Pediatrics |

The Educational Impact of In-House Attending Coverage Models in the Pediatric ICU FREE TO VIEW

Kyle Rehder, MD; Ira Cheifetz, MD; David Turner, MD
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Duke Children's Hospital, Durham, NC

Chest. 2013;144(4_MeetingAbstracts):760A. doi:10.1378/chest.1702319
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SESSION TITLE: Pediatric Asthma Posters

SESSION TYPE: Original Investigation Poster

PRESENTED ON: Wednesday, October 30, 2013 at 01:30 PM - 02:30 PM

PURPOSE: In-house intensivist coverage is now commonplace within critical care, but data regarding clinical outcomes related to these models are mixed. Within pediatric critical care, data are especially limited, and no data exist regarding the impact of IHA coverage on trainee education, autonomy, and supervision. We hypothesized that IHA models would decrease pediatric housestaff autonomy and adversely impact education.

METHODS: A national web-based survey was distributed to attending pediatric intensivists, pediatric critical care fellows, and pediatric residents at academic centers. The survey included questions on the demographics and educational effects of IHA models.

RESULTS: There was a 74% center response rate (147/200 centers), including 472 intensivists, 178 fellows, and 632 residents. Intensivist coverage models included an IHA model (53%), a home coverage model (26%), and a mixed model (21%). 96% of respondents felt that the PICU provides a positive educational experience. Respondents working in IHA models were more likely to perceive that IHA models are good for education (84% vs. 59%, p<0.0001) and improve housestaff supervision (89% vs. 71%, p<0.0001) and less likely to report that IHA models limit housestaff autonomy (54% and 69%, p<0.0001). Only 60% of respondents felt that trainees will be prepared to be an independent attending after training in an IHA model, compared to 81% for a home model (p<0.0001). 65% of intensivists trained in home coverage models, compared to 26% of current fellows (p<0.0001). Residents in an IHA model were more likely to state an attending will be at the bedside when help is needed (84% vs. 61%, p<0.0001). Resident procedural experience was more dependent on presence of a fellowship program rather than coverage model.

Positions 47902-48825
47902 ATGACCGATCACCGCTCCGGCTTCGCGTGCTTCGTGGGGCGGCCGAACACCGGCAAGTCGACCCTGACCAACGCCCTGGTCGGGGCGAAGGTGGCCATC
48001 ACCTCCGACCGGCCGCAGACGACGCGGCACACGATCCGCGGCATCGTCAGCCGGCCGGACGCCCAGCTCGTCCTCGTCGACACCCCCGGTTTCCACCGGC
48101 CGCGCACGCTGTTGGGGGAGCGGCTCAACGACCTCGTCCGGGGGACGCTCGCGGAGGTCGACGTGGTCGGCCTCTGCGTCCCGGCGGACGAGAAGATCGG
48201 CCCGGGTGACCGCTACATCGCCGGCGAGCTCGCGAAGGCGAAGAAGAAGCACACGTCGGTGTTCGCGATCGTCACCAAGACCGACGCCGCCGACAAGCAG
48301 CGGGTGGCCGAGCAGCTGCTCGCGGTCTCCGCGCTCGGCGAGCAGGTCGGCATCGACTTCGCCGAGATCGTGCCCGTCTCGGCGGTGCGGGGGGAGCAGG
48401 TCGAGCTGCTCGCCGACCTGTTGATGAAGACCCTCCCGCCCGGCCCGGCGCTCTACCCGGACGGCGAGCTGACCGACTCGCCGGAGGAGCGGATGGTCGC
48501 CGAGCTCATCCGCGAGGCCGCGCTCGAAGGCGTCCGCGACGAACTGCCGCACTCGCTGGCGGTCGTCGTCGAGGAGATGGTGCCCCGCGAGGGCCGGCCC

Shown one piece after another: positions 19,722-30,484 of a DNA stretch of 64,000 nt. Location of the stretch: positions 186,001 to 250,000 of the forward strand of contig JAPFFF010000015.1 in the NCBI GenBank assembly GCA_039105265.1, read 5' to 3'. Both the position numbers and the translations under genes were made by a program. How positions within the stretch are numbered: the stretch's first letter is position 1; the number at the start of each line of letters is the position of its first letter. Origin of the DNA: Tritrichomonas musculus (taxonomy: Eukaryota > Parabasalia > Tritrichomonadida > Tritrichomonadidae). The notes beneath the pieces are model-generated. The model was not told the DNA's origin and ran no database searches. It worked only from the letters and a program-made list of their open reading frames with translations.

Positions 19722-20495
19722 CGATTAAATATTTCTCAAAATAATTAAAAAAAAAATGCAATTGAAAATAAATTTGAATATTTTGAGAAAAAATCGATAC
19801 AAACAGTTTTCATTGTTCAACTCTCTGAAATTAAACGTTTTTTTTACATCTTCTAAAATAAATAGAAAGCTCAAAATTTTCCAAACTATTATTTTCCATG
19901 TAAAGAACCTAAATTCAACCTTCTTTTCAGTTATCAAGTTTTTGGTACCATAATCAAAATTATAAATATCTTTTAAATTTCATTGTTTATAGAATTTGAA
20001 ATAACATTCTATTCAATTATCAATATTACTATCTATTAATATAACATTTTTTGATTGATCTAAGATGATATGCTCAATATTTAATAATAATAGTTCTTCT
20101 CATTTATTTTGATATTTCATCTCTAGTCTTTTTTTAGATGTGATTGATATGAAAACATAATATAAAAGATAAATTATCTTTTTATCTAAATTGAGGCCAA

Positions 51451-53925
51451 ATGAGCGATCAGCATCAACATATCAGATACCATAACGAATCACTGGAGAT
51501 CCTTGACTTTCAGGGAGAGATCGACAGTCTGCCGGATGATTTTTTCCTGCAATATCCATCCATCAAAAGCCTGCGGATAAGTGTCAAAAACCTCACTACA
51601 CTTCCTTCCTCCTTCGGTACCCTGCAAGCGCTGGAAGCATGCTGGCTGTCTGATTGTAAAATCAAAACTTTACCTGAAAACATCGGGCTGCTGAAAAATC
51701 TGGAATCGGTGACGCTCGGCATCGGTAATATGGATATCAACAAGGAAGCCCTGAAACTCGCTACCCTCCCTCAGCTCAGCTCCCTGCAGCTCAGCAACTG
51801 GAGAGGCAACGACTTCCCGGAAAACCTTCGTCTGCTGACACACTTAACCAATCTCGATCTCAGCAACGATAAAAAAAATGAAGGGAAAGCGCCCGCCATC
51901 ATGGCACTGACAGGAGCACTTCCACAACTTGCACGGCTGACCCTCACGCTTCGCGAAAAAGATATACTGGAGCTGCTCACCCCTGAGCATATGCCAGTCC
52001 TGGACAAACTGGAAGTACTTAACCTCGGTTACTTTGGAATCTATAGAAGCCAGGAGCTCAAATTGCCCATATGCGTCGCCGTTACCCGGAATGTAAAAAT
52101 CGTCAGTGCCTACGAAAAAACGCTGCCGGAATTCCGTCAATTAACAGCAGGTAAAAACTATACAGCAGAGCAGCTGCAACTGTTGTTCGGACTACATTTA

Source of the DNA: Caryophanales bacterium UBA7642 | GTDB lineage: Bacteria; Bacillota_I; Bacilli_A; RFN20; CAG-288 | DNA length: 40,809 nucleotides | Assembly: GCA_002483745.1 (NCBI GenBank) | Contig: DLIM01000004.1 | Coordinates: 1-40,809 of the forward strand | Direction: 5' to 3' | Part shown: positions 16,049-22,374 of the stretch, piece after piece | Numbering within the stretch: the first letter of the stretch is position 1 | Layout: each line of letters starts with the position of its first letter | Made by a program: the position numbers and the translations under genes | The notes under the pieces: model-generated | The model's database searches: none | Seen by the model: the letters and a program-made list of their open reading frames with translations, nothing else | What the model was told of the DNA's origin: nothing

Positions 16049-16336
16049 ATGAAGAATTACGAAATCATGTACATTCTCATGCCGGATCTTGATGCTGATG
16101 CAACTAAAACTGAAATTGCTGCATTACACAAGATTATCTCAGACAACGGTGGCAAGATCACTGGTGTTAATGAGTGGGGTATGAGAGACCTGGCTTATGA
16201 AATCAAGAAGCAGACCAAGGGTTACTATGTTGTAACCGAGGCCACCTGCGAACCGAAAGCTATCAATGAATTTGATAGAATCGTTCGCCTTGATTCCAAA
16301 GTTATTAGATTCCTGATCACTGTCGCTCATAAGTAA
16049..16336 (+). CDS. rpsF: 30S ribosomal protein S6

CONCLUSIONS: While faculty and trainees working in IHA models perceive that education and supervision are enhanced by this coverage, respondents have concerns regarding preparation of trainees in IHA models.

CLINICAL IMPLICATIONS: As 24/7 IHA coverage increases within pediatric critical care, attention should be paid to maintaining adequate autonomy and preparing housestaff for the transition to independent practice.

DISCLOSURE: The following authors have nothing to disclose: Kyle Rehder, Ira Cheifetz, David Turner

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